The administration's strategy was to "lead from behind," letting allies like France and Britain take a more visible political and diplomatic role while quietly providing the decisive military support. It was a decision that reflected the American public's general lack of interest in foreign entanglements, and the enthusiasm of Mediterranean nations to take charge.
There is no question that Khadafy's fall is a vindication for the administration, which suffered bipartisan critiques for their engagement and the legal reasoning behind it.
But Syria, Yemen, and Bahrain — other countries in the throes of a popular uprisings — are far different cases, and the approach that worked in Libya would be far more difficult elsewhere. Simply put, no one outside Libya cared whether Khadafy lived or died; he was left with no allies, with only his sons to defend his reign. An isolated tyrant, combined with a popular uprising and willing foreign partners, formed a perfect combination to make NATO’s mission — and ours — successful. Even with this ideal situation, toppling Khadafy took months, and these conditions aren't likely to occur again.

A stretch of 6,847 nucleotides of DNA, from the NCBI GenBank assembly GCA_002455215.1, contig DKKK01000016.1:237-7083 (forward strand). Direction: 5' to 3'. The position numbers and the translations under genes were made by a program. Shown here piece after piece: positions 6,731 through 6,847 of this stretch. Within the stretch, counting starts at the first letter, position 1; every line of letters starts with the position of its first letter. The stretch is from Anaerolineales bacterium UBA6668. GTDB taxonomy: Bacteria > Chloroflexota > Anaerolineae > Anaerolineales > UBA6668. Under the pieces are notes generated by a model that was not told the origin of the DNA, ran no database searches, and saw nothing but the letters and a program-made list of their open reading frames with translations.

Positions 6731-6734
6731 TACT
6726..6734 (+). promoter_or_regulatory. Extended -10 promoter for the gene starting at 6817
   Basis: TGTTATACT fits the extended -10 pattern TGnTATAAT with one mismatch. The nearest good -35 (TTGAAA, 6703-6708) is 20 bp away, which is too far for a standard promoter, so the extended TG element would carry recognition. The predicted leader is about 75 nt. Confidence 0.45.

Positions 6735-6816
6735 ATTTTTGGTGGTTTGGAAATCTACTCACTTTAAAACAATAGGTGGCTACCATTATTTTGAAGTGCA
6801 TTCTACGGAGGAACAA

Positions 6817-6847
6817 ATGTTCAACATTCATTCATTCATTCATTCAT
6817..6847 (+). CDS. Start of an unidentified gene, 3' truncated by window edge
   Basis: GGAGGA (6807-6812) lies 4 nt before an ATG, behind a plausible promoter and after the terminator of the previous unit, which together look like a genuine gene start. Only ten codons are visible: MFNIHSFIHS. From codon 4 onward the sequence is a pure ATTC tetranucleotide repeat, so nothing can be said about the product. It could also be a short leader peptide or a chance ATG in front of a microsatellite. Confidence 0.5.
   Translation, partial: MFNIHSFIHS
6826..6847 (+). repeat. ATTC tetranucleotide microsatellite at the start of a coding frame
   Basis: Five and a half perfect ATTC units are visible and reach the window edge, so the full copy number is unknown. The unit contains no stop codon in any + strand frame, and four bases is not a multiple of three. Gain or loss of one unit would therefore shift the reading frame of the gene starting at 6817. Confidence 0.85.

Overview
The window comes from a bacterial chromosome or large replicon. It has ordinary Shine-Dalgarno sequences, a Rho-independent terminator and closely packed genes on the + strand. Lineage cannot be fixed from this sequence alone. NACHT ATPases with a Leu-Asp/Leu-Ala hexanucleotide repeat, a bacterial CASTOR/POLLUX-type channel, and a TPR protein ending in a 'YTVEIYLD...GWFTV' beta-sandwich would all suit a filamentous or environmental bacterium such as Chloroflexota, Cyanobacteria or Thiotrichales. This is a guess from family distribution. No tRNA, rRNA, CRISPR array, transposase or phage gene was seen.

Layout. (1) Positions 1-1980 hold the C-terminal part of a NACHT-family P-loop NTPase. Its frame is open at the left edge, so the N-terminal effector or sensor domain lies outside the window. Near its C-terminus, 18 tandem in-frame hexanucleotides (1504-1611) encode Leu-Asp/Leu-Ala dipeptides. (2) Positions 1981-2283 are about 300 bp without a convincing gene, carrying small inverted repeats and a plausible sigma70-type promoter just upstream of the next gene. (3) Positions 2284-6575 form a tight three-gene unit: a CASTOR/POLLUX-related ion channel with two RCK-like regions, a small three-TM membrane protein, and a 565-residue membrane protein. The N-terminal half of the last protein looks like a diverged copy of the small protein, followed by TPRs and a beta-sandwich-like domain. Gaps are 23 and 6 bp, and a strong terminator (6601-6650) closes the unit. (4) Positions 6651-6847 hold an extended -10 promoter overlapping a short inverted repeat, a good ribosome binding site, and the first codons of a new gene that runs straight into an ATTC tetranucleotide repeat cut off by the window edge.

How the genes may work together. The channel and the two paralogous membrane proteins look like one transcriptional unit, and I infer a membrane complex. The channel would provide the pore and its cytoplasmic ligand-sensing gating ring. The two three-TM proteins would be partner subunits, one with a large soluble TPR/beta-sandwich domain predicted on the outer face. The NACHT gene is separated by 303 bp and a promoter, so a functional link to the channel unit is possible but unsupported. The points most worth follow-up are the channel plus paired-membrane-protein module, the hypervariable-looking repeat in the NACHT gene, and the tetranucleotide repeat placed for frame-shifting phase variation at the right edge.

None of the other countries experiencing unrest are as disconnected from the rest of the world, and in all of them regional dynamics play a far bigger role. Syria counts Iran as an ally, and Saudi Arabia is a supporter of Bahrain's monarchy. As I’ve noted before, the dynamics of the Arab Spring are not simply about the quest for freedom. Throughout this year, the drama that has unfolded across the Arab world has been as much a pseudo Cold War between Saudi Arabia and Iran, as they jostle to exert influence in the region.
A Sunni monarchy against Iranian Shia influence is as much the narrative of the Arab Spring as the uprisings in Tahrir Square. That dynamic didn't apply to Libya, though, just as the Libyan dynamic doesn't apply to the rest of the Arab world. There is meaning in Khadafy's death today — but it is meaning for the Libyan people only.
AP Photo/Geert Vanden Wijngaert: Libyan leader Moammar Khadafy in 2010.